Veteran independent emcees drove the market this week, with artists like Styles P and Dessa cracking the charts. Our own Editorial Staff’s tastes also favored the vets, as another former Rhymesayers Entertainment affiliate struck topical gold for anybody feeling the whole #Occupy movement. Another RSE album-maker had a generational collaboration on his latest works, while a U.K. producer brought a lil’ Gary, Indiana-gangsterism to his own works. 

Mac Lethal – “Elect Bill Clinton And Bill Murray 2012”

I first heard Mac Lethal on Cunninlynguists‘ 2006 Sloppy Seconds Vol. 1, appearing on the freestyle to 50 Cent‘s “Magic Stick.” His graphic-albeit-punchy verse had my eyes wide open (not to mention he used the word “cantankerous” in the rhyme – well done!). Anyway, I’ve remained checking for the wordsmith since then. This past week, Mac dropped the YouTube video “Elect Bill Murray and Bill Clinton 2012” off the Bill Murray EP. I urge everyone to check the video because he has the lyrics
scrolling along the screen while he raps. Mac starts off slow but super political off the bat. “Barack Obama’s ’bout to lose the fuckin’ White House,” Mac Lethal exclaims. “And I’ll admit, Barack Obama’s not my favorite,” he continues, “but that’s because I’m disappointed…not because I’m racist.” He fearlessly spits some lyrical darts on this one, erupting into high speed rhyming toward the middle (the lyrics still present on the YouTube vid). He slows back down quickly, ending with his point made. I’m pretty sure he’s trying to make the video viral, so give the dude a chance, won’t you? – Kathy Iandoli

Listen to “Elect Bill Clinton And Bill Murray 2012” by Mac Lethal

Murs featuring Ab-Soul & O.C.  – “Life & Time”

My favorite song on Murs‘ just-released Love & Rockets, Volume 1 is his collaboration with Black Hippy‘s Ab-Soul and D.I.T.C. veteran O.C. To me, it’s awesome to bridge the gap between one of the break-out emcees of the early 1990s (and one of the most slept-on ever), with one of the more anticipated guys coming out right now. With Murs’ vast influences (ranging between Suga Free, OutKast and Latyrx), records like this make sense. Moreoever, a familiar producer to this Sunday series, Ski Beatz, provided a downright spooky track for the trio to tear apart. Insightful rhymes make so much sense here, as an emcee in his forties, one in his thirties and one in his twenties prove that age may change, but perspective is attainable to all. This is one of my favorite collaborations this year, from two of my favorite emcees established in the game, and one I’m deeply excited to see blossom with the Top Dawg Entertainment movement. – Jake Paine

Listen to “Life & Time” by Murs featuring Ab-Soul & O.C.

Joker featuring Jessie Ware & Freddie Gibbs – “The Vision”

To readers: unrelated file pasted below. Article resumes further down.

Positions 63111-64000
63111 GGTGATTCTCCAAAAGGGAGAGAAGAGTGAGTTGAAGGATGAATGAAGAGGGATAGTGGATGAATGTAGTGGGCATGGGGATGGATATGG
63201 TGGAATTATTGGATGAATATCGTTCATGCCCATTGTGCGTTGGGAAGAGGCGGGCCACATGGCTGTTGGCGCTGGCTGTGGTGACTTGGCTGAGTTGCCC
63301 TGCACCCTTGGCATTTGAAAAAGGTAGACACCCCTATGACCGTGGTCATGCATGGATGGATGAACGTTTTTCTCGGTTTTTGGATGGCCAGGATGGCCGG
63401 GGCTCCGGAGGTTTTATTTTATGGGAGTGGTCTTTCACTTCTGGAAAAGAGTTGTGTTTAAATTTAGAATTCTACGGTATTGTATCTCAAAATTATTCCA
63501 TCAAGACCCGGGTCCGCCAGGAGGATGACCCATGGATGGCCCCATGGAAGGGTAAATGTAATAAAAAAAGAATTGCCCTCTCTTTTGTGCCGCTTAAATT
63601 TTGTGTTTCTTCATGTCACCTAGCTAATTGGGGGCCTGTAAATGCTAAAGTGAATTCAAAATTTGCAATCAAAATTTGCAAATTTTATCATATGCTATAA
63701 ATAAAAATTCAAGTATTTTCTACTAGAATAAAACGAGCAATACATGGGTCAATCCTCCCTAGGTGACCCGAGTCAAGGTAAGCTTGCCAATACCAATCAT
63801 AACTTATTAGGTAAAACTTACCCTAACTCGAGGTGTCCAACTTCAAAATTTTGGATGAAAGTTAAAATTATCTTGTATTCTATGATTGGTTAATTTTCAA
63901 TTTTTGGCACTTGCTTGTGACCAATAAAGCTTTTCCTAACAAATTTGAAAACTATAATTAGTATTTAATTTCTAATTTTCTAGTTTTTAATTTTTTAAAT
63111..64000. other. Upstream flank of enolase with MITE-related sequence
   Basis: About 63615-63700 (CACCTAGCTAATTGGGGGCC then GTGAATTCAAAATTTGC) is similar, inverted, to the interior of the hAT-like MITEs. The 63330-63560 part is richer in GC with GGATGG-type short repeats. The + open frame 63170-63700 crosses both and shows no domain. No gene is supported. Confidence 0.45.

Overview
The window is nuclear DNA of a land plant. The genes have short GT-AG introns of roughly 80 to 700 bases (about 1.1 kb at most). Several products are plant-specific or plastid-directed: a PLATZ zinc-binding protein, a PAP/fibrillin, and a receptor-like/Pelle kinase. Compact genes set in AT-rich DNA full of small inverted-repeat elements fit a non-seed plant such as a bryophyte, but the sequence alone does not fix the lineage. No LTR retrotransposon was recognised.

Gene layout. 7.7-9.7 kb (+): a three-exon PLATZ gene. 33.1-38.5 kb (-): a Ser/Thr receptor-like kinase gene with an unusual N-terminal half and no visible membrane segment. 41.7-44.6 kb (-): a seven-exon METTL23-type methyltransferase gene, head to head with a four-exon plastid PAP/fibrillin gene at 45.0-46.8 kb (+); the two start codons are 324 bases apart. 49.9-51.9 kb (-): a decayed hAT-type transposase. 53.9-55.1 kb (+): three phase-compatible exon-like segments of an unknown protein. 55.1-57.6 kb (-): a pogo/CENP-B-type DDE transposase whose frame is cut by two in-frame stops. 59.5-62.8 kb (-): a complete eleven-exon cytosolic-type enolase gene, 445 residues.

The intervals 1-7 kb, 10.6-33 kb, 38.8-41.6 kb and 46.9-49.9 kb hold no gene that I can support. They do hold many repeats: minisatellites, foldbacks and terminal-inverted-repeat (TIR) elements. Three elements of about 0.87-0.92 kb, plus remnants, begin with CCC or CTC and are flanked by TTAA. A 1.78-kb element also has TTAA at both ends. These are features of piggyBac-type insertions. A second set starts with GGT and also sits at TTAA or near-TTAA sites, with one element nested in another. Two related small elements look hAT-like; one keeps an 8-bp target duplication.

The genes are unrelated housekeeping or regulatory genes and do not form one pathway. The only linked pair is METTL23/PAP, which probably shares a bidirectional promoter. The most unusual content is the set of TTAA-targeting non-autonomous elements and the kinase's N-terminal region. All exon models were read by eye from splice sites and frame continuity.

When ’90s UK electro heavyweight Liam Howlett and his group The Prodigy dropped their Fat of The Land LP in 1997, they made some production choices that caused either loud applause or silent cringing from fans of Hip Hop’s golden era. Not only did the group sample the Ultramagnetic MC’s “Critcal Beatdown” and “Give The Drummer Some” for their hit crossover single “Smack My Bitch Up” but they got the bitch smacker himself,  Kool Keith to lay down bars on “Diesel Power,” another track – and least self-conscious moment – on the album. Here was an iconic American emcee really rhyming over a straight-up unabashedly electronic jam without sounding like the dude from C&C Music Factory. So Keith decided to stay in space and the rest is history…

Fast-forward to the week of October 9th, 2011 as a younger generation of hip hop fans witness one of those subversive cross-genre blips that could end up being historic (at least to a music geek). While he’s a little less “space doo-doo pistols” and s little more “loc’d out, low class, 20 dollar dope bags,” Freddie Gibbs looks to be a worthy successor to Keith when it comes to sounding completely at home over the bombastic electro-sounds coming from across the pond. One of this week’s slept-on selections proves that Freddie has found his own “Diesel Power”  with UK producer Joker and the updated version of his “The Vision (Let Me Breathe).” Laying down the same monstrous yet unpredictable synths – the ones that actually manage to make funk crawl on tracks like “Tron” and “Purple City,” Joker gives the Indiana rapper a sonic backdrop that makes jumping in on the downbeat after an epic diva vocal hook from Jessie Ware sound effortless. All of a sudden it’s “peanut butter brown leather” and “candy red paint” and we don’t feel the slightest bit disoriented.

It’s a disservice to Joker’s “The Vision” to call it “Gangsta Gibbs goes Dubstep.” It is simply the “Last Dragon, Bruce Leroy with pants sagging…” and a magical kind of future-music from a composer who has so far hit nothing but home runs. – Michael Sheehan

Listen to “The Vision” by Joker featuring Jessie Ware & Freddie Gibbs

Last Week’s Slept-On But Dope Hip Hop Songs.